International Accounting Standards Board chairman Hans Hoogervorst said the U.S. Financial Accounting Standards Board is not likely to face obstacles in joining the new multinational Accounting Standards Advisory Forum that is being set up to provide input to the IASB on setting future accounting standards, even though the Securities and Exchange Commission has not formally committed to supporting International Financial Reporting Standards.
During a conference Thursday at the offices of the New York Society of Security Analysts, Hoogervorst appeared alongside FASB chair Leslie Seidman and an SEC official, Jenifer Minke-Girard, senior associate chief accountant in the SEC’s Office of the Chief Accountant, in a discussion moderated by former FASB chairman Robert Herz.
[IMGCAP(1)]FASB’s parent organization, the Financial Accounting Foundation, recently wrote a comment letter to the IASB’s parent organization saying it supported the new Accounting Standards Advisory Forum, but objected to a proposed requirement that the participants need to make a commitment to IFRS (see FASB Parent Supports New Accounting Standards Forum). The FAF pointed out that it has no control over the SEC giving its approval to IFRS and should not be barred from participating in the new forum. The multilateral ASAF is seen as the eventual successor to the bilateral relationship that FASB and the IASB have enjoyed during the decade-long process of converging IFRS with U.S. GAAP.
“The proposal would require a commitment to support a single set of standards written by the IASB, in full and without modification,” said Seidman. “On the surface, that condition would seem to exclude some major jurisdictions that haven’t yet decided to adopt IFRS. In our case, as we all know, it is the SEC that has the ultimate authority to decide what accounting standards are followed by public companies in the U.S. It’s my understanding from talking with Hans and others at the IASB that the proposed commitment was not intended to exclude the United States from participation in the ASAF. Nonetheless, the FAF, the FASB’s oversight body, suggested that the commitment be modified to encourage broad participation by the world’s largest capital markets, regardless of their current status regarding IFRS. We understand that the IFRS Foundation will consider potential modifications to the wording of this commitment as well as some other aspects of the proposal.”
Hoogervorst indicated that he thought the proposal for the ASAF would be modified to include the U.S. in the new multilateral arrangement. “The period of an almost exclusive relationship with the FASB will soon be over,” he said. “Now, what will be next? All our major participants in our community want a place at the table, and that’s what they are going to get. We’ll have a body of about 12 standard-setters and regional bodies. They should become a technical sounding board for the IASB throughout the lifecycle of the standard-setting process. We want to deepen cooperation and encourage the sharing of resources and knowledge and ultimately to deliver a higher-quality single set of global standards. We hope also by involving national standard-setters at a very early stage in our standard-setting, in an advisory function, to increase the buy-in for our standards and to decrease the risk of non-endorsements in the future. Leslie said that a couple of countries including the FASB have commented on the required commitments. I think that can be fixed. Our current MoU is governed by joint commitments to the single set of global standards. If we can use those words, I think, which are a bit more neutral than the words that were proposed in the original draft of the paper, I think that we should be able to resolve our problem.
[IMGCAP(2)]“We indeed do count on the FAF and the FASB to be involved in what will be a very important initiative because we are keen to continue our decade-long period of cooperation—cooperation with ups and downs, but with more ups than downs, which has been very fruitful in the past,” he added. “It will of course be in a different context. It will be in a more multilateral context.”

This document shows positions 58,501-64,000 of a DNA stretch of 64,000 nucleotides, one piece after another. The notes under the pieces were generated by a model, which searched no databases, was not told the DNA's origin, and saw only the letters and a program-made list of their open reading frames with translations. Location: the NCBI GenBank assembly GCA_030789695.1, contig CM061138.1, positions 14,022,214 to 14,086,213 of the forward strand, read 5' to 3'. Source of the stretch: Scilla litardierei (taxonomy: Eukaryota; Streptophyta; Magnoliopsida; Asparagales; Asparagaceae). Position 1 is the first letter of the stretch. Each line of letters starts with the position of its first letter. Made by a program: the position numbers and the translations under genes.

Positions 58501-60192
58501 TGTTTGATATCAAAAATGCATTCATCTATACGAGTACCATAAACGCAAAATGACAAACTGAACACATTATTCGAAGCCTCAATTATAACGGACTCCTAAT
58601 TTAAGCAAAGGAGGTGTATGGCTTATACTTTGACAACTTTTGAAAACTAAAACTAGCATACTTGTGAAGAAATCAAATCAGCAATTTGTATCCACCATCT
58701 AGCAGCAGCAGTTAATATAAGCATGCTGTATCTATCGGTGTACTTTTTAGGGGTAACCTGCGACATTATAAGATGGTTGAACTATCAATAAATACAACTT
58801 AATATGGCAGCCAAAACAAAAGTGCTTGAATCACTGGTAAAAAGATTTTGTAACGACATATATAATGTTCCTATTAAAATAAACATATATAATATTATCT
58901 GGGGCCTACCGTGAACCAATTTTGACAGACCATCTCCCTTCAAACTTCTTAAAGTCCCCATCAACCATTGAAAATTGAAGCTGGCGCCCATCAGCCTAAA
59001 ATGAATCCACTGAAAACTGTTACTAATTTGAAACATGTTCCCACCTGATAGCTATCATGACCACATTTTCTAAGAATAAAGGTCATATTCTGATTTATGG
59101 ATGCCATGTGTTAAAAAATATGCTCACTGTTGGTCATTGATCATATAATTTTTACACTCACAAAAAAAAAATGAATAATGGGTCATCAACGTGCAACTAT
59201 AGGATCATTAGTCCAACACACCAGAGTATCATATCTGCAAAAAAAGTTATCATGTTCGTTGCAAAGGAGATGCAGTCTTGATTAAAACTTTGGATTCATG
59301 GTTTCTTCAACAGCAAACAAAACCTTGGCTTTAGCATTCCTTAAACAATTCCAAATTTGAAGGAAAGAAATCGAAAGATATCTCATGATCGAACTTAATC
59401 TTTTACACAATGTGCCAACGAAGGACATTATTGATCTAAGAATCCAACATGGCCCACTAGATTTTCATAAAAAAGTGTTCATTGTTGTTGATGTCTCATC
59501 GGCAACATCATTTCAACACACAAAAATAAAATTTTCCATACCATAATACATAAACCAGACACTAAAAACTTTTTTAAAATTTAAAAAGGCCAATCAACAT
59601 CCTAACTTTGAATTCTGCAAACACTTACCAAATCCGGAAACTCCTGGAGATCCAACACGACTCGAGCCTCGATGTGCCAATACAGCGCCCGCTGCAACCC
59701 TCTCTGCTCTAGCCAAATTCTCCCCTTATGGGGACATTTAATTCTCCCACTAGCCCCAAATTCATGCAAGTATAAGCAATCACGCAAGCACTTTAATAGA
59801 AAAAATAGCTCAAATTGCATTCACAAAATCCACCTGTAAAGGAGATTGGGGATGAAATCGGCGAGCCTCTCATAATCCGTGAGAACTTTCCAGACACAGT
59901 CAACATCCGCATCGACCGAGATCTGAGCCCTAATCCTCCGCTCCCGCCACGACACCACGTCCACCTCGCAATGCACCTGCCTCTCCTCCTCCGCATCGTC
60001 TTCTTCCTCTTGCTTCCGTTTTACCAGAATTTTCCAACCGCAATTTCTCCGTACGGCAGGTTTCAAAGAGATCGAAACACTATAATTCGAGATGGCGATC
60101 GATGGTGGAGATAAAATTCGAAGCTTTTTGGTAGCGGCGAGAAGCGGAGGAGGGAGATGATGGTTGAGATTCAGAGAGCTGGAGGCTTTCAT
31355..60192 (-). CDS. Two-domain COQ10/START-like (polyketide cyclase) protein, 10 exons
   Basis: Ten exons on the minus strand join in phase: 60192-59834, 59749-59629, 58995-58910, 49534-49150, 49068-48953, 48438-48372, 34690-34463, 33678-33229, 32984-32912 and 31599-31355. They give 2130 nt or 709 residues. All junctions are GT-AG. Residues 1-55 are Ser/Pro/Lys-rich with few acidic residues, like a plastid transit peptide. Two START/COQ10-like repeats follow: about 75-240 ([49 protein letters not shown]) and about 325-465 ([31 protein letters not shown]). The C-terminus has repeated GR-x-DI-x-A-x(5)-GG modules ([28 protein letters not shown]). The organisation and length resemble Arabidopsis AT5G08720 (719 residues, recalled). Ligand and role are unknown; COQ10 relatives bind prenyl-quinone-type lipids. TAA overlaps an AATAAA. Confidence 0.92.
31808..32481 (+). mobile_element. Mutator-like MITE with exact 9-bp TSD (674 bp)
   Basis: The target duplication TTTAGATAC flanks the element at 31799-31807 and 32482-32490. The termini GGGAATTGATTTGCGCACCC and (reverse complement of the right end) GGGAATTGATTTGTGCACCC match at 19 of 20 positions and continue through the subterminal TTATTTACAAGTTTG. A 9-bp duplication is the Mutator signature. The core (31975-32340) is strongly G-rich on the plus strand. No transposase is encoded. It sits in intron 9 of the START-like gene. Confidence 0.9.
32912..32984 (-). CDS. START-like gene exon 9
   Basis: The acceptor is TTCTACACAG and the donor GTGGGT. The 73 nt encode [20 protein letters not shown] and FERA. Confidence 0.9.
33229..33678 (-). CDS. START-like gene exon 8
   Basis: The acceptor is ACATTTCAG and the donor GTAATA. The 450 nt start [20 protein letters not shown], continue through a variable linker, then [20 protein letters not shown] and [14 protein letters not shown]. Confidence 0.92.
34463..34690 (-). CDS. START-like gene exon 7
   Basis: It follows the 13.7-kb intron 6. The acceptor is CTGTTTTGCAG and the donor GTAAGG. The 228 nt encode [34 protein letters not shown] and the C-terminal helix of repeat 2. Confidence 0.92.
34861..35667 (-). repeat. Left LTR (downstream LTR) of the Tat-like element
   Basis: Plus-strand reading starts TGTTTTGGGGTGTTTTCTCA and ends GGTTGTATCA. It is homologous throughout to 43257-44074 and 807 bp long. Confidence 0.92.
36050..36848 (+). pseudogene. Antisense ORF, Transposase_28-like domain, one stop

Seidman said that FASB would still work towards convergence with IFRS. “We remain committed to the goals set many years ago,” she said. “We still believe that improving U.S. GAAP and promoting its convergence with IFRS ultimately will result in differences so insignificant that for all intents and purposes, we have a single set of standards, sort of like American English and the Queen’s English,” she said. “This won’t happen without an ongoing, sincere commitment to working together, with active engagement and sharing of technical perspectives and practical views during the development of standards, coordination of implementation efforts and post-implementation reviews, and sharing information about emerging financial reporting issues.”
Minke-Girard noted that the SEC has a statutory obligation to define accounting standards for public companies and has recognized FASB’s standards as generally accepted for purposes of the federal securities laws. “Therefore the commission and its staff have a responsibility to oversee FASB,” she added. She noted that the SEC staff also monitors the IASB and considers convergence with IFRS. In 2011, there were approximately 200 foreign issuers filing financial statements with the SEC using IFRS, she noted. In 2012 that number had climbed to about 400. “The expectation is that by the end of 2013, when companies file their 2012 annual reports, we will have about 500,” she added. “A lot of that increase is due to the first-time adoption of IFRS in Canada and South Korea as well as early adopters in other countries such as Argentina and Mexico.”
Summarizing the various points of view of the panelists, former FASB chairman Herz noted that the FASB and FAF position is that global comparability is very important, and probably the most practical way for the U.S. to achieve that would be to continue over time through various mechanisms to narrow the differences between U.S. GAAP and IFRS. “Eventually you’ll get to a point where the differences are de minimis,” he said. “You can almost have a clean-up call and essentially U.S. GAAP would be IFRS. On the other hand, the position of the IFRS Foundation, from their strategy document of a year or so ago, was that in getting to a single set of standards, the most effective way is really wholesale adoption, and while convergence in the interim might be OK, it’s probably not the most effective way to get there.” He noted that they were on almost opposite sides of the same coin in getting to global comparability.